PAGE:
Six menswear trends to take note of in 2023

We’ve scoured the menswear shows at Milan, Paris and Pitti Uomo — and here are the big AW23 trends we noticed on the catwalks…

Remember how, during the pandemic, everyone started talking about how this brave new world of remote working was finally going to kill off the two-piece suit? Well, it looks like that couldn’t have been further from the truth – at least according to the most recent series of men’s collections in Milan, Paris and Florence.

After years of sportswear being the driving force behind the men’s trends, tailoring is making a play for dominance once again. Almost every catwalk collection, whether a storied Italian tailor or a cutting-edge French fashion upstart, featured a suit of some variety – but in a way that evolves it far beyond mere office fodder. 

From the details to look out for to new ways of styling your existing wardrobe (plus a curveball that’ll pay dividends for menswear mavericks), here are the big trends we noticed on the men’s catwalks for Autumn/Winter 2023.

Double-breasted’s back!

<p class="c-excerpt">AMI</p>


<p class="c-excerpt">The Row</p>

The Row

<p class="c-excerpt">Brunello Cucinelli</p>

Brunello Cucinelli

Yes, we saw all manner of suits on the catwalks for Autumn/Winter 2023, but when it comes to the details, there was one feature that really stood out: the return of double-breasted top-halves. Of course, this was most obvious on suiting and in tailored separates, such as the artfully slouchy, colour-blocked DB two-pieces at Parisian label AMI or the more traditional take on the genre at Brioni.

However, this button-over jacket style was also a popular feature on outerwear too. Knee-skimming great coats and chesterfields, nipped in at the waist with exaggerated, sharp shoulders were seen at Saint Laurent, Louis Vuitton, and Givenchy. Even streetwear brand Vetements showed Neo-friendly DB black leather trench coats.

Whatever your wardrobe needs for the new season, the key is in the fit. Rather than the traditional boxy-cut synonymous with old school Savile Row, opt for either something trimly-tailored and formal, or something oversized. There is no middle ground. Whether you go for four or six buttons, well, we’ll leave that up to you.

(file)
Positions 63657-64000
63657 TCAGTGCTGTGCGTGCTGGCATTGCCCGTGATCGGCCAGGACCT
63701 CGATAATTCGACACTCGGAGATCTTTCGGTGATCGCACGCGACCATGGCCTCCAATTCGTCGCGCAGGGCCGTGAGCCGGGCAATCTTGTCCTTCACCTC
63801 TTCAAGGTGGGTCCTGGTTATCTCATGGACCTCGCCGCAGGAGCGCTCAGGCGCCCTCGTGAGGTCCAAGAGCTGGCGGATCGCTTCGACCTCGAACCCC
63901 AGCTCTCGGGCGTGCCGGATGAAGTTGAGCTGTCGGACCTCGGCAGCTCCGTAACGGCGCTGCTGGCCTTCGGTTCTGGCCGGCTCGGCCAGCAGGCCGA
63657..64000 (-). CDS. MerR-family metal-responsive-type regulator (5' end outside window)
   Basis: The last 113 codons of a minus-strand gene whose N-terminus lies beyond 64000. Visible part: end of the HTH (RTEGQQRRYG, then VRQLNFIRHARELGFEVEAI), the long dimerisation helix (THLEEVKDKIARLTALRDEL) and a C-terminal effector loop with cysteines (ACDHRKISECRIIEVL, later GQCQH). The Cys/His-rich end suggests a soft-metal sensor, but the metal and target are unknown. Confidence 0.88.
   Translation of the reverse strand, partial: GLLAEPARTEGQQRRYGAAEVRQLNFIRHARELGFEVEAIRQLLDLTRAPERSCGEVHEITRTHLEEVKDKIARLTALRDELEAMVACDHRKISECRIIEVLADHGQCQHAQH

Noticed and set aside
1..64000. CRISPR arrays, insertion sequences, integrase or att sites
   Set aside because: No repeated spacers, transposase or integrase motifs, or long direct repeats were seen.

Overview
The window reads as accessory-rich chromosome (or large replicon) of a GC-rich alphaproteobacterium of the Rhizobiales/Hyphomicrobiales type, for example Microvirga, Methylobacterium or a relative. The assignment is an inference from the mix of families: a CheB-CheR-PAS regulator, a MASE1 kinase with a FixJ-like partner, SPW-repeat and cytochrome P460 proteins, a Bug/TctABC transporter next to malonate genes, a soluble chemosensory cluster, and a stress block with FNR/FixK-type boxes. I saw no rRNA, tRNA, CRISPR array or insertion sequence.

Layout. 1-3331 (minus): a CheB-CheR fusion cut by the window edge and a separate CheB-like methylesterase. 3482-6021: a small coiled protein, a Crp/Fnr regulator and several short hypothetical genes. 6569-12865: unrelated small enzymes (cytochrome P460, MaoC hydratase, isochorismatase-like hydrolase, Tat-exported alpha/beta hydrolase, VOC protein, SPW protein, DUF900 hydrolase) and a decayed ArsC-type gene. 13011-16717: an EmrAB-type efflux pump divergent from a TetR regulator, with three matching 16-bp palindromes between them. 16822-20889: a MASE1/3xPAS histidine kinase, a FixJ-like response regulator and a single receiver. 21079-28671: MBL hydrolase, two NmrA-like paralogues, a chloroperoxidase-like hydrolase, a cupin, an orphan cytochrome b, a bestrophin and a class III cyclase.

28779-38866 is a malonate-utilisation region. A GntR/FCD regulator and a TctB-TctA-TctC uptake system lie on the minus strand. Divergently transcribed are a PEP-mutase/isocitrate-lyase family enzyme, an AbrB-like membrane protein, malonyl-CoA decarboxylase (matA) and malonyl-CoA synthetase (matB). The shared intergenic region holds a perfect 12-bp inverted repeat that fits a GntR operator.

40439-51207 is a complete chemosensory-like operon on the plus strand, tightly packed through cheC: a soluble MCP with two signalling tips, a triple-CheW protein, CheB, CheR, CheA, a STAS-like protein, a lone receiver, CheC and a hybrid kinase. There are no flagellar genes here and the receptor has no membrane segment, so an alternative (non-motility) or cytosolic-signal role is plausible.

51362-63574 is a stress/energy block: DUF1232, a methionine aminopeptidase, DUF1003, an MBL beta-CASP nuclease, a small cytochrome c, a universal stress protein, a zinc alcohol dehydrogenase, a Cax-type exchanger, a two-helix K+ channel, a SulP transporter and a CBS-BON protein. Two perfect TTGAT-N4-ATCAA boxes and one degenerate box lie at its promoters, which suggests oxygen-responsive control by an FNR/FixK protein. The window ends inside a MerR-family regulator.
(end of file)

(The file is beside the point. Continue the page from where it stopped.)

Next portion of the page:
<p class="c-excerpt">Le Maire</p>

Le Maire

<p class="c-excerpt">Tod&#8217;s</p>


<p class="c-excerpt">Dior</p>


There are always trending colours at the shows, and this season biscuity brown, dark green, black and cream were all jostling for dominance. However, there were few shades as prolific on the catwalks as grey. From silver through to slate and charcoal, you’ll be seeing a lot of this colour later this year.

However, this coming season the trend isn’t so much about the colours I’ve mentioned above, it’s more about how you’ll be wearing them. The eclecticism and colour-mixing of seasons gone by is giving way to a far more minimal look, but with a maximal attitude.

By this, I mean that designers are pitching that add layer-upon-layer to your outfit in exactly the same shade – perhaps with a little pattern play if you’re feeling it. Within that, keep all the items slightly slouchy. The result is not only a look that feels luxurious and louche, but also one that makes getting ready on a dark winter morning an absolute breeze. You can’t make a mistake if you’re picking everything from the same paint palette.

Unrolled rollnecks

<p class="c-excerpt">Officine Generale</p>

Officine Generale

<p class="c-excerpt">Berluti</p>


<p class="c-excerpt">Hermès</p>


The catwalks don’t just set the agenda for what garments you should be adding to your basket in the coming season, but also the styling tips we can all pick up. These can be the key to unlocking a new way of wearing something you already own – and the best thing about that is that they’re the trends that cost you nothing to try.